When you think of keyword research, you likely associate it with search engine optimization and the importance of including keywords in various tags and body copy to appear higher in search results. But keyword research is essential to your entire online marketing strategy, and has applications beyond SEO, including: Information Architecture.
When you first set out to organize your site structure and decide on how to label your categories, you may have to make decisions between synonyms – especially for e-commerce sites. For example, you might have to choose between “athletic shoes,” “runners,” “running shoes,” “trainers” and “sneakers.” How do you make your best guess which is most popular? Head off to Google Trends and compare each term, and make sure you set which geographic market you operate in, as there can be regional differences in preferred terms:
One thing to watch out for is some terms have more than one meaning – like “runners” (table runners, stair runners, wedding runners, runners knee, etc) or “trainers” (personal trainers, game trainers, dog trainers). You may, from this graph, conclude your best label is “running shoes” as it far outperforms “athletic shoes.” If your site has been up for a while and you’re considering a restructure, you may also check on your pay-per-click data, comparing these keywords for impressions and clicks to your site, which would indicate that the search performed had intent to find information on products you sell. A searcher looking for “dog trainers” is not likely to click on an ad for “Nike Trainers.” If you get far more traffic for “runners” than “running shoes” then you may reconsider your current category label.
Using the customer-preferred term also aids in usability. People scan for “trigger words” that match exactly how they describe the product themselves. Customer thinks “where are the running shoes?” and scans the menus for that term, and may miss the lonely “athletic shoes” at the top.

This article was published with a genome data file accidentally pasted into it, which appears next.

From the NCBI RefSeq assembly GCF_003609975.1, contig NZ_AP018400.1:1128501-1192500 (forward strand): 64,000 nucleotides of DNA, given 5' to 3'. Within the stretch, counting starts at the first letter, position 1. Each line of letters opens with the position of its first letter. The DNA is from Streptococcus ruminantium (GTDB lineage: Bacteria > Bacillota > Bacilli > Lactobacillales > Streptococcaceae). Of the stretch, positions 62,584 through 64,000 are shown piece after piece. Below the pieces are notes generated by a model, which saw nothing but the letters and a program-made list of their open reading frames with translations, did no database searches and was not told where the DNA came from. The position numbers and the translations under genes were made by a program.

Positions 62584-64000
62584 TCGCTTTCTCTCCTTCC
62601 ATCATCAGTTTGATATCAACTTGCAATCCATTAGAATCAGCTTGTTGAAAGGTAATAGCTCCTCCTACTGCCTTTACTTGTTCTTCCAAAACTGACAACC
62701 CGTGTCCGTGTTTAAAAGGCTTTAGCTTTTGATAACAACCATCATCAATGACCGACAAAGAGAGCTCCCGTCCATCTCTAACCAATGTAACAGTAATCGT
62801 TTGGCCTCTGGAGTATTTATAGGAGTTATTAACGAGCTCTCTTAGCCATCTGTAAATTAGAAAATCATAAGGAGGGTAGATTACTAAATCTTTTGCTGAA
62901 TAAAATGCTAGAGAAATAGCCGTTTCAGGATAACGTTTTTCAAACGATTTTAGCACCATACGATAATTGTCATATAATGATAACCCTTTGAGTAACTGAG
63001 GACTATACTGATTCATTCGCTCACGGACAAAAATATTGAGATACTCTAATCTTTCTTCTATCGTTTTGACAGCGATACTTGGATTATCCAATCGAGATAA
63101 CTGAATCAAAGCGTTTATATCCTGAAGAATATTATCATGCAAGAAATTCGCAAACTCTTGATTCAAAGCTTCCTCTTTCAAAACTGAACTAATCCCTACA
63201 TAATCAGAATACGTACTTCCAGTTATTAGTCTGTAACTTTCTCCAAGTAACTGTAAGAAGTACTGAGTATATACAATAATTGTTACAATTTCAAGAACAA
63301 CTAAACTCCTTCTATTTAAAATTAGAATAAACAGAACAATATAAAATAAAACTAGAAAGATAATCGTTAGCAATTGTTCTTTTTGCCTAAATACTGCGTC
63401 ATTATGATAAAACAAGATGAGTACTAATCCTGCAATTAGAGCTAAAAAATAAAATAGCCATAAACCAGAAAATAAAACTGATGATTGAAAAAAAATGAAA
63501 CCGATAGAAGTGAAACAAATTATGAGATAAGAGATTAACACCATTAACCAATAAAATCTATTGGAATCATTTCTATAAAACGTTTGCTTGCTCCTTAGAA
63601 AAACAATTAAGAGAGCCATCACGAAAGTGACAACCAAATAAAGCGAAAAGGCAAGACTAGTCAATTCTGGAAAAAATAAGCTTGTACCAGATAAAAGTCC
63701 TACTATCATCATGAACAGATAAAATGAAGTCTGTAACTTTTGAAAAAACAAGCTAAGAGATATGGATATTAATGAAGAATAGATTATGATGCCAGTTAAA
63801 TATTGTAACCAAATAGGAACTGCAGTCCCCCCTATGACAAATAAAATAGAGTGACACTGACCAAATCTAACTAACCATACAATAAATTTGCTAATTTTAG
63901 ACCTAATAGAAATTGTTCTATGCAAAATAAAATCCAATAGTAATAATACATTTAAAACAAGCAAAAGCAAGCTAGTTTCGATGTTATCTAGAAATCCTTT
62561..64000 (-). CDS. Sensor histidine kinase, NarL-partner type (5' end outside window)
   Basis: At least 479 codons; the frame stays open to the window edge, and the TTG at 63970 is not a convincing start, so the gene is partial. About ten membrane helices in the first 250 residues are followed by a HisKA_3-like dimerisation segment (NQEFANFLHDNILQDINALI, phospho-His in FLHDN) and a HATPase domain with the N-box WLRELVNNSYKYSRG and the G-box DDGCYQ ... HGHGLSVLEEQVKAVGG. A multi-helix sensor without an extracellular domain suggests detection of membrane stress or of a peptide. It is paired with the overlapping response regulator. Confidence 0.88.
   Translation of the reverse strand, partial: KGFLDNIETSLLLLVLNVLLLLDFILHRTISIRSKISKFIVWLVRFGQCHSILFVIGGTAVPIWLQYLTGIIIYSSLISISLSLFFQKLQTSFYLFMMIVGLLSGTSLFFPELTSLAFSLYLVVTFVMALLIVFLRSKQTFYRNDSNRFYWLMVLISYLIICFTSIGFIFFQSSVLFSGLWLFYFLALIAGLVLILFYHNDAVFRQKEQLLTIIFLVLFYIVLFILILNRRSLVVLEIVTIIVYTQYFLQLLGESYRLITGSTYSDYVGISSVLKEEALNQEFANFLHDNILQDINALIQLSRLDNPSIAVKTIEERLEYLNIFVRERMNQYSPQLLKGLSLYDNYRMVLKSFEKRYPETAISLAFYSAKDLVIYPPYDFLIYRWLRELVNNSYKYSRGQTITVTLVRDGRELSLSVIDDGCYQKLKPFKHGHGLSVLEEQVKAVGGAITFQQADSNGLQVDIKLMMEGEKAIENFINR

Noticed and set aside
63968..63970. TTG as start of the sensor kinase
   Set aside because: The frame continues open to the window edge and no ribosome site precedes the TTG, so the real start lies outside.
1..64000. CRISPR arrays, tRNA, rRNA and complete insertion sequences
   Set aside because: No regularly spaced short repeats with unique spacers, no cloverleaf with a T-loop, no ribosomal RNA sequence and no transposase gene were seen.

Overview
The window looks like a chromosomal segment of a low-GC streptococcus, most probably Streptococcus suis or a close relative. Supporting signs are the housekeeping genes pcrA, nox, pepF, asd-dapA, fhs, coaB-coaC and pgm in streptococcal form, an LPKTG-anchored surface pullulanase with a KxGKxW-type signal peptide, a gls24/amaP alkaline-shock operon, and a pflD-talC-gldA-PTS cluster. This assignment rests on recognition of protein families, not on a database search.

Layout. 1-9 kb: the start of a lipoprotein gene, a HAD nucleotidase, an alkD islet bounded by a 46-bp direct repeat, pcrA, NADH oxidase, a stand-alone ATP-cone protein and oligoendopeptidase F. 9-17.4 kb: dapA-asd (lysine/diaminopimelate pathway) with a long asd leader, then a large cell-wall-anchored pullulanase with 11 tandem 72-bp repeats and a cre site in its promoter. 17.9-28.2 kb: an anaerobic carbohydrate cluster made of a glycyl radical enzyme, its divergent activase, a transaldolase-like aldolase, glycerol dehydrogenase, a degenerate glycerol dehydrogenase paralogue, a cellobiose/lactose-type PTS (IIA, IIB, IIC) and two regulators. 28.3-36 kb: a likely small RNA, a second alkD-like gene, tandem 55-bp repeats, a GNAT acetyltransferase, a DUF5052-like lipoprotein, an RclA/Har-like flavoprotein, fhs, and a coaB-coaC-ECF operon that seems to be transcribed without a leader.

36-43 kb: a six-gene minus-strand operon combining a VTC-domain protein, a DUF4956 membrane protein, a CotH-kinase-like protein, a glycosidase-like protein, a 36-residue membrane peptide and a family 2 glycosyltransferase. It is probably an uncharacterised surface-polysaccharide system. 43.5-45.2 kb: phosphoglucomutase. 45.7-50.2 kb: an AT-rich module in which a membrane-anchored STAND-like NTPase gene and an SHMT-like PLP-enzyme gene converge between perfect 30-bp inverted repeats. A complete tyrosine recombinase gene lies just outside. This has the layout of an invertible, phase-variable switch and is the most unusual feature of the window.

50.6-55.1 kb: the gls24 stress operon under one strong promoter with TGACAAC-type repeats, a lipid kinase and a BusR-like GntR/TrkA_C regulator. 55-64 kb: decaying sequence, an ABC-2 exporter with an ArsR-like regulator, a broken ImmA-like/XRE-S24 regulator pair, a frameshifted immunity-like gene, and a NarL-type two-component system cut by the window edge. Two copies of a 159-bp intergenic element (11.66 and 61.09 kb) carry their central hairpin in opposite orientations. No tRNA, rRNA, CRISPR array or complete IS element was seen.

Internal Site Search Optimization
Your site search may not be returning results (or the results you want) for user searches because your customers describe your products in ways you never thought of – including mis-spellings. There are several ways you can research terms to tweak your search tool.
An obvious one is your internal site search logs – mine them for frequent searches and test what results appear. Proactively, you can use the Buzzillions reviews site which employs customer tagging, Amazon tags, a thesaurus or the Google Keyword Research Tool to look for synonyms.
Sourcing New Products
Does your internal site search log reveal customers are looking for Nike First Touch II Astro Turf Trainers en masse? You might consider adding it to your product mix if it’s a hot item. You can also surf Amazon Bestsellers and use the Google Keyword Tool and segment your keyword results by last month’s search volume (to identify current winners).
Pay Per Click Advertising
Of course, keyword research is essential to PPC advertising. But many marketers stop at the Google Keyword Tool or an enterprise tool like Keyword Discovery.Â One of the tedious aspects of PPC keyword research, and most difficult to thoroughly perform with just the traditional tools is negative keyword research <– This link describes how to use Google Suggest (now integrated with the Google.com search box), Google Shopping and Buzzillions. You can also use eBay for negative keyword research and hack Google Analytics to expose the exact search phrases for your broad matched PPC keywords.
You can identify hot products using Google Trends, Amazon Bestsellers lists or your Analytics, search and sales reports and use them in your email campaigns.
About the author: Linda Bustos is an Ecommerce Consultant for Elastic Path, an ecommerce software vendor. She also blogs about online retailing, social media web usability for the Get Elastic ecommerce blog.